In my honest opinion, sometimes having just menstrual leave alone sounds like an easy way out. We have gender rights in our office because we provide menstrual leave! Hooray!

The issue is so much more complex than that. And of course, menstrual leave is definitely one of the ways we can help women. I’m not discounting that, and kudos to the countries that actually BOTHERED to do something about it through their laws and policies.

 

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But it doesn’t necessarily have to be about taking leave every month. It could simply be creating a workplace environment that is more friendly for women.

Have period facilities and policies for women!

Have resting areas and lounges for women to take a break. And not only women will benefit, all employees can have access to it too. Bean bags, blankets, sofas, carpets. Sometimes all we need is a short half an hour break to rest, relax and recharge and get back to work.

Provide easily accessible welfare. Heat is a simple and effective remedy for cramps, so providing heat packs like MenstruHeat can provide some relief and comfort for women to continue working while having cramps. Provide teas (here and here) and healthy snacks in the pantry. Provide chocolate too!

Create an understanding and open culture. In a sense, I guess the company could be comparable to a boyfriend taking care of his girlfriend while she’s on her period. It’s about the mindset towards periods that matters. An understanding and open culture is important in discussing women’s needs, meeting their needs in a reasonable way, reaching compromises, and making sure that the facilities and policies are actually utilised without any attachment of social stigma. Have policies to allow women to rest in office when they have cramps? Make sure that the culture and environment allows her to do so too.

This leads on to the WHY.

Why even care?

A company needs to do well. Gain profit. Have effective and efficient employees.

Wouldn’t giving all these benefits and welfare mean less productivity? 

Actually, I don’t think so. A woman suffering during her period is not going to be at 100% productivity levels anyway. It’s about maximising productivity with the given circumstances. If a company provides for her needs, she can work her schedule and deadlines around the periods where she feels most productive, then do whatever she needs to recuperate from her unproductive periods quickly.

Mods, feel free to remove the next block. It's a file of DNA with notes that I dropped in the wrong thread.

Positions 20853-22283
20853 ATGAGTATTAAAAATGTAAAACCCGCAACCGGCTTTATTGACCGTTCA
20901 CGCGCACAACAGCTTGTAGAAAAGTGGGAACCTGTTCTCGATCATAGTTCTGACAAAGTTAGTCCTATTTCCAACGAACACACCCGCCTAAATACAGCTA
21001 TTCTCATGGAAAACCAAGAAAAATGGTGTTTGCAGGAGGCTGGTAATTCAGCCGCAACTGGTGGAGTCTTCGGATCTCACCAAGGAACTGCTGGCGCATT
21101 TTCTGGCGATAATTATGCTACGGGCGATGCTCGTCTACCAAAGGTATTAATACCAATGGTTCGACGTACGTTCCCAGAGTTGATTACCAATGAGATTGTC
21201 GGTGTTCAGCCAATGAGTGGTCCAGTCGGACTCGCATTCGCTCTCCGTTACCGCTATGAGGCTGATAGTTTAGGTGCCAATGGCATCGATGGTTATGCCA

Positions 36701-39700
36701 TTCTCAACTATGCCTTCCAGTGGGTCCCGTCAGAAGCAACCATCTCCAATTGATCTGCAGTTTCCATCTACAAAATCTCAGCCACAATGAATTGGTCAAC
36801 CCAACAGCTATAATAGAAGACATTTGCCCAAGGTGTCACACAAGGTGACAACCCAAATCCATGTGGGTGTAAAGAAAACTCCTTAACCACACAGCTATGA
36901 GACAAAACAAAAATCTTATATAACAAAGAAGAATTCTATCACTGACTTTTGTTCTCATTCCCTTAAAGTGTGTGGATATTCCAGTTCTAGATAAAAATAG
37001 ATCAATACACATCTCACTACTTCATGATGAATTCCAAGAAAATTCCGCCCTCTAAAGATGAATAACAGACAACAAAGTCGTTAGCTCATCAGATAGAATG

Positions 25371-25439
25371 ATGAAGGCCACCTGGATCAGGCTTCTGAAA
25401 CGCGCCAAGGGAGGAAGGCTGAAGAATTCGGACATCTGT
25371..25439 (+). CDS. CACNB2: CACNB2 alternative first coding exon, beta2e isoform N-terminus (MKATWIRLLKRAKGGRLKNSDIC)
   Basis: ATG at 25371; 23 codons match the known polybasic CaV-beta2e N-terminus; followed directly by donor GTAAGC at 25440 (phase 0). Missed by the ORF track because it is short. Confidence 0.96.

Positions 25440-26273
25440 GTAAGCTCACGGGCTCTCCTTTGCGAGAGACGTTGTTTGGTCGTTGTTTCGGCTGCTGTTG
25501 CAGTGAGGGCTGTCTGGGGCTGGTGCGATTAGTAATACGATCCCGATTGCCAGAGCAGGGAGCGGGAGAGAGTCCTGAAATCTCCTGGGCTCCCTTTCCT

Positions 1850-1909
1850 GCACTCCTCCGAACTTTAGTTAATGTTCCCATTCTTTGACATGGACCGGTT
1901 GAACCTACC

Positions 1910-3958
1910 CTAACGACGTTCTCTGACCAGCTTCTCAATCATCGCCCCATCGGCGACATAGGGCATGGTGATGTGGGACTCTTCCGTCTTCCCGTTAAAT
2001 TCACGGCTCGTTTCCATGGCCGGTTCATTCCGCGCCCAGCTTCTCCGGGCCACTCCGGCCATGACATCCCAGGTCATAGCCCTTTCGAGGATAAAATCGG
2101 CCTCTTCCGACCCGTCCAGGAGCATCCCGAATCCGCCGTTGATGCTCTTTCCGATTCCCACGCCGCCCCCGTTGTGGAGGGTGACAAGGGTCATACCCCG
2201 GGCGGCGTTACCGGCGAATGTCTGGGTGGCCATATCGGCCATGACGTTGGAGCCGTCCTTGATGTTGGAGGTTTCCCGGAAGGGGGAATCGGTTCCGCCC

Also, if a workplace blatantly offers so much support for women, then she is socially obliged to make every effort to come to work and/or be as productive as possible. Because she has less occasions to take leave or be a helpless, unproductive bleeding blob at work. I mean, this is if you really want to do be all business about it.

Generally, when an employees’ welfare are cared for, they are happier, and therefore will be more productive at work. Everybody wins! 🙂

 

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There will always be the few people who want to exploit the system. It’s not just in menstrual policies, it’s everywhere. So I don’t think that’s a good reason for not doing anything about this. That’s like saying you won’t try any medicine to cure your illness because they all have side effects. Whaaaaaat.

The most important thing is working environment and culture. Many companies are driven by performance, but sometimes we forget that the people delivering the performance are humans too, not just performance producing robots. So when we take care of our employees, we take care of our company’s performance too.

It could be menstrual leave. It could be giving facilities and providing a caring culture. It could be one, or all, or two of them.

Let’s hope that more workplaces will be friendlier to their female employees. One small step for one company could translate to a huge leap for the economy!

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Curie is petite and has an unreasonable love for flowers, and 75% dark chocolate. She likes roller blading occasionally, with the rented ones from ECP.